Whilst at the UN heading the Gender Programme, I witnessed a lot of sexual harassment. We women were treated like things. It took two years to fight a particular case, and I realised that on a case by case basis we would get nowhere. We needed to work at legislation at policy level. In 2001 I talked with several like-minded organisations to campaign for some kind of accountability and justice.
We started the ‘Aasha’ movement (Alliance against Sexual Harassment), ‘Aasha’ means hope. Our approach was positive from the outset. Building solid alliances, it took about ten years to bring enough people and politicians on board. We finally got the bill through in Pakistan in 2010 and got two news laws passed.
We needed to change mind-sets. In Pakistan, the socialisation of women focuses on what we cannot do. As kids we used to play in the streets freely, girls and boys, and as we got older we were told you cannot go out anymore to play in the streets with the boys. You cannot go out when it’s dark; you cannot dance in public. We are told where we cannot go, what we cannot do, what we cannot wear, how we cannot behave and those kinds of restrictions carve us into that role. In my college days in Peshar we had to cover ourselves. The many positive things you can do as a girl are not articulated. Many women internalize their restrictions, and see them as natural or God-given, a born norm.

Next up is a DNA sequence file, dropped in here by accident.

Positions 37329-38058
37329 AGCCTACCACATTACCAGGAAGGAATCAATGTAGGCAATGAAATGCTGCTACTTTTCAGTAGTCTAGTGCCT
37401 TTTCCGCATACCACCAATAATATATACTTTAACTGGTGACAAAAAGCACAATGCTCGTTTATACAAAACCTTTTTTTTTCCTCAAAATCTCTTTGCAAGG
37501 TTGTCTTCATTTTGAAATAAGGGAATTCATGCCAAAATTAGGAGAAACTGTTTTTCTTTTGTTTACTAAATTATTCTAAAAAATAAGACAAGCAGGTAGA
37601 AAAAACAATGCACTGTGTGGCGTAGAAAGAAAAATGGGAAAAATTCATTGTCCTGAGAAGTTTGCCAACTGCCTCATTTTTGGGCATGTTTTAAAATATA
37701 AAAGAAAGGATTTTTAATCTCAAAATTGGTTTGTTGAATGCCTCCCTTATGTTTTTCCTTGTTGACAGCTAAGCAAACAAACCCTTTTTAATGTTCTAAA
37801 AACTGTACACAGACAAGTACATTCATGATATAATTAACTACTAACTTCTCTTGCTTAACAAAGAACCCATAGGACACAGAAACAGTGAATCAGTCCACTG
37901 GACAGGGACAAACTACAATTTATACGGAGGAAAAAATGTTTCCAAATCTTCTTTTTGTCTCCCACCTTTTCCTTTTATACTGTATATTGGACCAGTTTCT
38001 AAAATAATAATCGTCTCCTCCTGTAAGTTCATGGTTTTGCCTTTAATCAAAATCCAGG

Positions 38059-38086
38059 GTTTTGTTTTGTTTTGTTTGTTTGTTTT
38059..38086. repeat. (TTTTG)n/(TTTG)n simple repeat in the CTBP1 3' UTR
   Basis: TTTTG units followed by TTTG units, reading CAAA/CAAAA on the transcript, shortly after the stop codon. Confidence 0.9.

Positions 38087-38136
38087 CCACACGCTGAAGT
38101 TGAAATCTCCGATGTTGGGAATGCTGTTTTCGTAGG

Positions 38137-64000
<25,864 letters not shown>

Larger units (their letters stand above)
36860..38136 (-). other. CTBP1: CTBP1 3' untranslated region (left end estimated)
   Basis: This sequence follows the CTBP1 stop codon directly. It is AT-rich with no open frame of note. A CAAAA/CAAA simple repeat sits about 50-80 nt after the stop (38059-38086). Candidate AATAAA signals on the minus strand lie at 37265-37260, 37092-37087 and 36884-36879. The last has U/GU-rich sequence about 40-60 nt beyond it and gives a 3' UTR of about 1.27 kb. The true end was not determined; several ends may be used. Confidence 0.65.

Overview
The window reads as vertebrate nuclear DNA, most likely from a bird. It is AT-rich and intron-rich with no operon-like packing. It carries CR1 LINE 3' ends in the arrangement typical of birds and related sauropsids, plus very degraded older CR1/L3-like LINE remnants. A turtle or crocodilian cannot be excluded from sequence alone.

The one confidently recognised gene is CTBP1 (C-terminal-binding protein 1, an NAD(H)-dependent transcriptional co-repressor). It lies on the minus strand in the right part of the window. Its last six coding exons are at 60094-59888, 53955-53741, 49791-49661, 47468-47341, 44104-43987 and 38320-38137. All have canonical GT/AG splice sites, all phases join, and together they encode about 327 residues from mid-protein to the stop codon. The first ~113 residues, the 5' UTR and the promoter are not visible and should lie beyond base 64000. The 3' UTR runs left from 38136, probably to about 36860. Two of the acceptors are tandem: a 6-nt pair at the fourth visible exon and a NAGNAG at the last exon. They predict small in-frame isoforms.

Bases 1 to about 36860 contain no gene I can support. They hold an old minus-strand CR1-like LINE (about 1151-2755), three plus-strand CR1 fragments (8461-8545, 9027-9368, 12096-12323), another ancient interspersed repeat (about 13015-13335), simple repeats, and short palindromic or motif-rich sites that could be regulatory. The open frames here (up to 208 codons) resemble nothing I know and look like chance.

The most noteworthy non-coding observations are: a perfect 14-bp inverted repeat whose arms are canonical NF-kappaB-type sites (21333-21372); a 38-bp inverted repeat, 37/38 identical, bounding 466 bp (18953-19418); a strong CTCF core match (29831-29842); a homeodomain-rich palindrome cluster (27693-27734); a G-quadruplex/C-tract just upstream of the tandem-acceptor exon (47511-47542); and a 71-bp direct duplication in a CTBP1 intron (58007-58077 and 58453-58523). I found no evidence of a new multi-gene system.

Rivca: Tell us a bit about your background and upbringing?